Small UAVs scout high-rise buildings and underground tunnels for possible threats to US troops in cities of the future. But instead of spending years cooking up the necessary drone technologies in military research labs, the Pentagon might be better off shopping for the latest civilian drones coming soon to stores.
US military leaders have discussed the need for a new generation of scout drones for some time. After all, kicking down doors is a dirty and dangerous business for US troops trying to clear enemy-held buildings. It would be far safer to deploy diminutive drone buddies to provide an initial peek inside, and identify any potential threats.
While the military already deploys several types of drones, their biggest limitation in urban environments is that they can’t negotiate building interiors, says Paul Scharre, project director for the 20YY Warfare Initiative at the Center for a New American Security. Large, aircraft-size Predator and Reaper military drones circling overhead cannot spot enemy insurgents or snipers hidden inside buildings or underground tunnel networks. Smaller military drones, such as Ravens and Pumas, are meant to fly outdoors, rather than navigate indoor corridors. Fortunately, a class of drone does exist that flies comfortably down hallways and around rooms. You can find them on the shelf at Target.
“I think there’s a lot of opportunities for the military if they harness commercial technology, modify it for their specific purpose, and field it for urban reconnaissance drones,” Scharre says.
Tiny drone scouts could have greatly helped the US military during its costly urban combat operations in Afghanistan and Iraq over the past decade. More recently, US-backed Iraqi troops have been fighting a grinding battle to recapture the city of Mosul from Islamic State militants since October 2016. Both Iraqi military troops and the opposing Islamic State fighters have already been buying off-the-shelf quadcopter drones for scouting and other battlefield missions.
Off the Shelf
Many consumer drones can already do quite a bit without human supervision, Scharre points out. Some behave like flying paparazzi cameras that can automatically trail their human owners in “follow me” mode. And companies such as DJI and Yuneec offer drones with rudimentary collision-avoidance technology.
Commercial drones still aren’t quite ready for military action, according to Major Jeffrey Persons, head of the Aviation Combat Element Branch at the Marine Corps Warfighting Laboratory. For starters, they’ll need not to be so reliant on their human operators. That means advanced collision-avoidance, and the “ability to navigate in tight quarters without the aid of GPS,” Persons says. They would also need automatic target recognition software to identify indoor threats for US troops waiting outside.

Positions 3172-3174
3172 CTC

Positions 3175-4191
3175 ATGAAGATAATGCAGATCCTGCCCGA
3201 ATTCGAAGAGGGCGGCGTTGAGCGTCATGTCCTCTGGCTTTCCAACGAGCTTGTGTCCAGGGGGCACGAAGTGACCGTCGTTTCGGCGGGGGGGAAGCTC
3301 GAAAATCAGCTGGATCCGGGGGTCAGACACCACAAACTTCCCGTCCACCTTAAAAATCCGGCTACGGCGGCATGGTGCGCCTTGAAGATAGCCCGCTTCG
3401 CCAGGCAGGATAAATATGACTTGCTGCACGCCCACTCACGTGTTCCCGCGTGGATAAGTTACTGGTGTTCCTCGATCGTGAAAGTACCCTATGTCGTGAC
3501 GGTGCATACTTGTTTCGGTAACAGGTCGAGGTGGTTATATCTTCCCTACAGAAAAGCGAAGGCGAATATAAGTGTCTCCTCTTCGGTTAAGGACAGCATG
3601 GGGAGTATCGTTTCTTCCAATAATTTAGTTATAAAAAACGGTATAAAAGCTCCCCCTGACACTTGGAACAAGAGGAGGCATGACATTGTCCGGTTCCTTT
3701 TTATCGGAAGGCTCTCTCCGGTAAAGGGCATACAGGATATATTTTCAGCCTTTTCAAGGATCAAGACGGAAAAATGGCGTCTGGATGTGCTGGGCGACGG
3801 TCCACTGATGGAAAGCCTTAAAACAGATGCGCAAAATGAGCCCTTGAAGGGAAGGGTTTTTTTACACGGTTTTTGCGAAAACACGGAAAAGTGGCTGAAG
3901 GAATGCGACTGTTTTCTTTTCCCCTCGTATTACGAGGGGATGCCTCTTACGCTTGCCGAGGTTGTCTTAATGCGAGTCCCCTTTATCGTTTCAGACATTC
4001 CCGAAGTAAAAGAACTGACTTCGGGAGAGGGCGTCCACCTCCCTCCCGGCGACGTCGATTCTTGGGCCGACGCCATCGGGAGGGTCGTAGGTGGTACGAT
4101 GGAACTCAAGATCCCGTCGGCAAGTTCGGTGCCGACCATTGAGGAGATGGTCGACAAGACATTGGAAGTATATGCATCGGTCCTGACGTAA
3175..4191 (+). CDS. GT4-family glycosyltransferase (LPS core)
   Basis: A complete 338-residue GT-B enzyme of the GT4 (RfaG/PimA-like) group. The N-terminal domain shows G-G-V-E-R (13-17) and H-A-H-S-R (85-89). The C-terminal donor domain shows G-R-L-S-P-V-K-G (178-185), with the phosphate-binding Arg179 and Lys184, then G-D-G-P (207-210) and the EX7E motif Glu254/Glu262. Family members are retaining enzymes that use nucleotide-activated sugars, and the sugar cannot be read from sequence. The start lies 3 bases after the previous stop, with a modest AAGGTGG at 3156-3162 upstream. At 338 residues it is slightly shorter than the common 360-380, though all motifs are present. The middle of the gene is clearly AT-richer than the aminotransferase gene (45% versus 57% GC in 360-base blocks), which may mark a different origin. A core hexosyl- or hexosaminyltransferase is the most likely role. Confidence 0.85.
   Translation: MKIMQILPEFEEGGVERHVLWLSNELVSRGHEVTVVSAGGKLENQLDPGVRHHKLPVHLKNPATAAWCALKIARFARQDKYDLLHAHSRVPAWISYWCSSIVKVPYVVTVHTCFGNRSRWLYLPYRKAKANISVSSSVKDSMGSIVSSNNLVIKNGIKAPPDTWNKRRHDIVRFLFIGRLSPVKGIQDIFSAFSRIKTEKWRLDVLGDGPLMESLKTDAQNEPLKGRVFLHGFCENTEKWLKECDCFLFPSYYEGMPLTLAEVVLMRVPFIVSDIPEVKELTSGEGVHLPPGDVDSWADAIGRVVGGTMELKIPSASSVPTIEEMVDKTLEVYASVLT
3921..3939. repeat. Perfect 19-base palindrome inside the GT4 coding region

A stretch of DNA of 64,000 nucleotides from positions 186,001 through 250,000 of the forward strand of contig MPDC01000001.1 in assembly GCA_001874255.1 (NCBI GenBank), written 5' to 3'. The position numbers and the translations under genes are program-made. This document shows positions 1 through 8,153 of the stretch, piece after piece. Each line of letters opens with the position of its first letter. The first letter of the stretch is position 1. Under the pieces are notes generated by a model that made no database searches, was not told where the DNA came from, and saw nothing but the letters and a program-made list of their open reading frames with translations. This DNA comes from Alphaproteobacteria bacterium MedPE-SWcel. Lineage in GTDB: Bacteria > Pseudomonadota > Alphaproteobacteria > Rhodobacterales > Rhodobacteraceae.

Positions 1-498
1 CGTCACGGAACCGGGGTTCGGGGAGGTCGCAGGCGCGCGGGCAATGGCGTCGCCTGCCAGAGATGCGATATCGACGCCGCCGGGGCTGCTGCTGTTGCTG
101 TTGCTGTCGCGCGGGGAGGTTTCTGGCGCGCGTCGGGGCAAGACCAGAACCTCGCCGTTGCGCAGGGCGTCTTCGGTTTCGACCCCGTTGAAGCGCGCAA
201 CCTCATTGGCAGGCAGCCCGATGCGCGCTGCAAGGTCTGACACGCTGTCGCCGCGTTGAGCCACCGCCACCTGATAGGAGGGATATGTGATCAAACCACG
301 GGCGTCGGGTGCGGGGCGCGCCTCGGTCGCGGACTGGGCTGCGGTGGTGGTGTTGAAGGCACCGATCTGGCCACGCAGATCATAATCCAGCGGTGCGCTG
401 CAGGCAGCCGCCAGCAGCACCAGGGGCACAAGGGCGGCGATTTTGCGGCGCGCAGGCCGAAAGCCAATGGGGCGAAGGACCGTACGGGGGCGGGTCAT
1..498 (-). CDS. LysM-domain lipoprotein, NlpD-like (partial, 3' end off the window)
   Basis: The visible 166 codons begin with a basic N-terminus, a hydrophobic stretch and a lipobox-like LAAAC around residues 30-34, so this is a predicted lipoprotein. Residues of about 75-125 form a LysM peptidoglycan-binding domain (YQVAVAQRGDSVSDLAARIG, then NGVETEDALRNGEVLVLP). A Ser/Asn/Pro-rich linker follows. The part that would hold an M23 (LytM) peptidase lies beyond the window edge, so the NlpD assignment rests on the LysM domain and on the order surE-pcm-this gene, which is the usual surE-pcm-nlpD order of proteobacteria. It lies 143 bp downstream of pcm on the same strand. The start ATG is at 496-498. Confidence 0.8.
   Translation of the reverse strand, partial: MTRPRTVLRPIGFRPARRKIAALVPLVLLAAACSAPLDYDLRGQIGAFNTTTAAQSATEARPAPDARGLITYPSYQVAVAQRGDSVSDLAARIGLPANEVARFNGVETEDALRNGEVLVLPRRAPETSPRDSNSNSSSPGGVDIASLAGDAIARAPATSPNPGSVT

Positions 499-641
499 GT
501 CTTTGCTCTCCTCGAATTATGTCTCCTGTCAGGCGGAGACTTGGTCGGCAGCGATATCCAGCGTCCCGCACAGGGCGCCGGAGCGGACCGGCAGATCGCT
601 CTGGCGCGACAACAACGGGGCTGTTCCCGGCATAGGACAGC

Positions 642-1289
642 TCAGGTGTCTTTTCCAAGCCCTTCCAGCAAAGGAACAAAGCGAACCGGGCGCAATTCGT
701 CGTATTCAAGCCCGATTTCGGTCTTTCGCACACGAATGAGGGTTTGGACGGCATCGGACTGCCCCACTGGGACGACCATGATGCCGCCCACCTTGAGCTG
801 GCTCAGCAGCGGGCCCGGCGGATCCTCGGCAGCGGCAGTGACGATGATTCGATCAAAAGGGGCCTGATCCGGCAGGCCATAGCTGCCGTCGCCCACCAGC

Some emerging drone technologies could help overcome those limitations. First, LIDAR sensors that use laser pulses to map the surrounding area could identify obstacles to avoid. And second, vision-aided navigation could help drones navigate without GPS by visually comparing its position with non-moving objects in the environment. Such technologies are still in the testing phases, but could enter the civilian market within the next several years. “Right now, quadcopters aren’t really good enough to do the obstacle avoidance and indoors navigation that would be needed, but the technology is right around the corner,” Scharre says.
The US military already experiments with commercial drone technologies for both temporary field solutions and to guide military technology development. Both the US Army and US Marine Corps Warfighting Lab have tested Physical Sciences’ InstantEye and Prox Dynamics’ PD-100 Black Hornet as possible tiny scout drones. The Marines have also taken Aeryon’s Sky Ranger out for a whirl.
“The Army routinely uses off-the-shelf commercial technology, especially in material development areas such as small unmanned aerial systems,” says Ben Garrett, chief of public affairs at the Maneuver Center of Excellence, an Army training center at Fort Benning in Georgia.
No commercially available small drone yet meets all of the Army’s requirements to justify widespread deployment, Garrett cautions, and it often makes the most financial sense for the Army to develop its own technologies in the long run. For example, developing government-owned software for autonomous indoor navigation would be more cost-effective than paying a commercial vendor for an expensive, long-term licensing agreement.
Still, the idea of the US Army buying more commercial technologies may soon get a high-level boost. During the Army’s LandWarNet 2011 conference, Vincent Viola, a US Army veteran who founded the Combating Terrorism Center at West Point, NY, encouraged the military to buy off-the-shelf products in order to keep up with technological innovation. In December 2016, Trump nominated Viola as his candidate for Secretary of the Army.
Meanwhile, Robert Neller, Commandant of the US Marine Corps, has said his goal is for every deployed Marine infantry squad to have their own quadcopter for aerial reconnaissance by the end of 2017, though it’s not clear how he plans to obtain them.
While the pace of commercial drone technology advances quickly, any off-the-shelf product would still need serious modifications to be battle-ready. That means becoming rugged enough to survive a variety of battlefield conditions. But they would also need to resist enemy attempts to hack their communications or control.
“The primary reason is the susceptibility of the communications systems on commercial off-the-shelf drones to electronic attack,” Persons says. “It would be bad enough if an enemy were to jam an operator’s video feed, but even worse if a drone was hijacked and used against us.”